D’var Torah: Happy New Year

Dear Friends:

Rabbi Richard AddressShalom and a very special wish to all of you for a sweet, healthy and peaceful New Year. The Holiday liturgy contains so many themes that speak to where we are in life. One of my favorites is the theme in the Torah reading for Yom Kippur morning. It is from Deuteronomy and contains the famous phrase u’vcharta chaiim (choose life). There are so many interpretations for this phrase, many of which I am sure you have heard or studied.

I have been thinking a lot about what this means for us in our stage of life and can conclude that it is a call for us to continue to embrace life, in all of its mystery and with all of its challenges. Many of us are in the midst of great transitions in work, care-giving and parenting. It can seem overwhelming… Yet, the Torah reminds us to choose, take hold of and “live” life each day. Indeed, the beginning of the reading uses the work ha’yom (the day) several times. That is to remind us that we are to live each day to its fullest, to live “in” the day and not “for” the day. We are at a dramatic stage of life. God willing we will be granted years. Choosing to live our life as an ever expanding mystery is one of the wonderful positive messages of the High Holidays. A new is beginning and with it, we hope and pray, new opportunities for growth and love. No one knows what this New Year will bring. We cannot see what the future will be, we can only live our life to it fullest and choose life every day. From my house to yours, have a great new year and thank you for checking in to jewishsacredaging.com.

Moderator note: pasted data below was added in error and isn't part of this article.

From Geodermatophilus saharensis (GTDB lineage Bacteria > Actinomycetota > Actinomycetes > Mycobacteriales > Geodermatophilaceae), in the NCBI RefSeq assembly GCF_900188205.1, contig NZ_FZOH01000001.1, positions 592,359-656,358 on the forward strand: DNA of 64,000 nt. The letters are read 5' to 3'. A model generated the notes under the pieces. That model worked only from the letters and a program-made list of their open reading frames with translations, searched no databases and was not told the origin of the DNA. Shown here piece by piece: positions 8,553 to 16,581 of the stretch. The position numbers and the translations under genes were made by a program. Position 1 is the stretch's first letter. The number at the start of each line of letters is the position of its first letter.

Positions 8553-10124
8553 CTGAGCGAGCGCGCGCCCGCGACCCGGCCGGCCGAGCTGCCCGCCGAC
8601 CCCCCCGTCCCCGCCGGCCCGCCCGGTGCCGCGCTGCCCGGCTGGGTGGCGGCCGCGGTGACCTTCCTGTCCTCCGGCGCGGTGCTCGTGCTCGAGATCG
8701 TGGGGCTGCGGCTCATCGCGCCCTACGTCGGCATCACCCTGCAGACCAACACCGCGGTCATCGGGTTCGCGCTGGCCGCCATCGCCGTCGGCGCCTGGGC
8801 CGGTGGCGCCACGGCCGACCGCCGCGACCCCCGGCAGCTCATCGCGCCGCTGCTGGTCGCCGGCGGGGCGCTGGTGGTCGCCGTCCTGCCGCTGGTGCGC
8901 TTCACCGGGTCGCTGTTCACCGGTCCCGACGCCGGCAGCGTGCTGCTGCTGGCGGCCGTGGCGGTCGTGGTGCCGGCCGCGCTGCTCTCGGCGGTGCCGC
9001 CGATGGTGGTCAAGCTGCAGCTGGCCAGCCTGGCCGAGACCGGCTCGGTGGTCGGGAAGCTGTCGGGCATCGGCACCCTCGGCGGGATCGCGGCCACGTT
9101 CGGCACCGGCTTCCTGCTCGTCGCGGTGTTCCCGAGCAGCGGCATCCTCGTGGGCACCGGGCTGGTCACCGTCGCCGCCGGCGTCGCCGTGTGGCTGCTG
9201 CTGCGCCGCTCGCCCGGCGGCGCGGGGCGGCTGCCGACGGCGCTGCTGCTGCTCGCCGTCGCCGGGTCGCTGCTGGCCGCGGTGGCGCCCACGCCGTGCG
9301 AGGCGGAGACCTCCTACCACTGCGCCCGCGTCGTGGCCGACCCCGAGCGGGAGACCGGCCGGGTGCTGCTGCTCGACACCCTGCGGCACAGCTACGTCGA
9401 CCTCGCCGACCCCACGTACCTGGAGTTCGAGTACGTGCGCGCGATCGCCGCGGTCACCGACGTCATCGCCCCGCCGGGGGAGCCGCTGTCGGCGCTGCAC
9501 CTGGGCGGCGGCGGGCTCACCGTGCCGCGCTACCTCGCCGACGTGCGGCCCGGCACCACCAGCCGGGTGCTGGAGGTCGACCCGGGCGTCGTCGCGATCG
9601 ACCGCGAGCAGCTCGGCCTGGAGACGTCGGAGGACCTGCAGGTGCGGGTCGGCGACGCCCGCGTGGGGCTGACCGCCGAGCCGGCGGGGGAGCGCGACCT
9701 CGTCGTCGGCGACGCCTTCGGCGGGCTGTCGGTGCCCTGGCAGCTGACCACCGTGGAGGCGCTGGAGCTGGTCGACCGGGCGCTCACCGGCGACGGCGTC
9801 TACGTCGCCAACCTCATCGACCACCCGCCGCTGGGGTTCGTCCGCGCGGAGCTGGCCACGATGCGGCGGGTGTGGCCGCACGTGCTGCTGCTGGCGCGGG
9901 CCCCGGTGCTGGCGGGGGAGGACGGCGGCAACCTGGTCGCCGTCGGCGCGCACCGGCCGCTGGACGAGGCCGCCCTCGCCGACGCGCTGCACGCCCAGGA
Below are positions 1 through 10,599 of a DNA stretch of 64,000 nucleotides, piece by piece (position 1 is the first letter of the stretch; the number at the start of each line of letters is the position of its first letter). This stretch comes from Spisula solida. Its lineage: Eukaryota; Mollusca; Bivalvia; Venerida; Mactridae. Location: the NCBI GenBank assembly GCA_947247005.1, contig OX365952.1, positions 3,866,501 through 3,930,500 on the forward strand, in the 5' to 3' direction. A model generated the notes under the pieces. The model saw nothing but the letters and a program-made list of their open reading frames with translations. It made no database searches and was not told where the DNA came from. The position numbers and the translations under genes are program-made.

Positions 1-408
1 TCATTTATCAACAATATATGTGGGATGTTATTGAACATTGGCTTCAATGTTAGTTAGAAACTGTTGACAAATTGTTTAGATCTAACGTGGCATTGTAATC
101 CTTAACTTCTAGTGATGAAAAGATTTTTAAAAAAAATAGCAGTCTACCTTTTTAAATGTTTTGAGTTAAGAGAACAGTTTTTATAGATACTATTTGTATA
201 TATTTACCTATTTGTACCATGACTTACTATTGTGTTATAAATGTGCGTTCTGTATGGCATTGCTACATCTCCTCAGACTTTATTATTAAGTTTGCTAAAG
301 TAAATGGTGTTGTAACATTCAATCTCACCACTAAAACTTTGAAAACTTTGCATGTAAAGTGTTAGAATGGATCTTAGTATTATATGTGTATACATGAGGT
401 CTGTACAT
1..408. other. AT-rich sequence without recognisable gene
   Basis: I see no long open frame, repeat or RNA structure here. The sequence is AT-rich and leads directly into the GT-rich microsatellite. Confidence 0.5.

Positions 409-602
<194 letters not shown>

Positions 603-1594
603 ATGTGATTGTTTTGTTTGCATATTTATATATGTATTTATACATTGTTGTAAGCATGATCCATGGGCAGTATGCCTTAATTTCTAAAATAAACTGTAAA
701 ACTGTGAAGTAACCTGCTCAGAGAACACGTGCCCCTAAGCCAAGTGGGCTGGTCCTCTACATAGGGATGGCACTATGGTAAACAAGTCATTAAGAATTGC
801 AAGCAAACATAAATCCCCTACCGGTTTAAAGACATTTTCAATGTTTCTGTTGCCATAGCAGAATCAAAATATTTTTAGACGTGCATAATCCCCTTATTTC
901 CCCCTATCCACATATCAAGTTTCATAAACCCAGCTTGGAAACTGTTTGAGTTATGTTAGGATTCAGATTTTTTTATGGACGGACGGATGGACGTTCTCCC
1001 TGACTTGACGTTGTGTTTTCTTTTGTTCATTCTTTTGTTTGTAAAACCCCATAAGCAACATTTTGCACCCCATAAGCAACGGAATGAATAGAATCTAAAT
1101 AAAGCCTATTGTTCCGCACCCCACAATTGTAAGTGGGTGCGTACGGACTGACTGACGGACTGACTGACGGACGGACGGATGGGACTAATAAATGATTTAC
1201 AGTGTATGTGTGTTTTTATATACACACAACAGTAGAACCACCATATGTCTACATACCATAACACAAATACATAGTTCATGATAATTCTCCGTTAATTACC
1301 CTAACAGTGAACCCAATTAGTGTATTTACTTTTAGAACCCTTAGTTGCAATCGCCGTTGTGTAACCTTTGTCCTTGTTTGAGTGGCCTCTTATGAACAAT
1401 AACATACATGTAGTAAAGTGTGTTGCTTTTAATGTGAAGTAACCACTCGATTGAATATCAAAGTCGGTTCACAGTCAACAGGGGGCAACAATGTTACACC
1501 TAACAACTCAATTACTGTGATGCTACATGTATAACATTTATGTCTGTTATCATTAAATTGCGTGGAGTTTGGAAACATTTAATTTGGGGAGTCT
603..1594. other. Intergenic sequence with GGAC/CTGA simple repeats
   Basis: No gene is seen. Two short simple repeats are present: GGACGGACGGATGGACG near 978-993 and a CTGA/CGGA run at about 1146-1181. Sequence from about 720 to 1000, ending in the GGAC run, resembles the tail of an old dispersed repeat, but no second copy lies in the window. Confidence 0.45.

One of the new wrinkles for the site that we hope to expand is to give people the opportunity to tell their own story. It may be a story of transition, personal growth or care-giving.

We’ll begin this month with Helene Zukoff, an old friend, who tells her story of grief and growth amid the support of faith and friends and family. We welcome your contribution to a new section called MY STORY. Just forward it to me at rfaddress@aol.com.

Rabbi Richard F. Address

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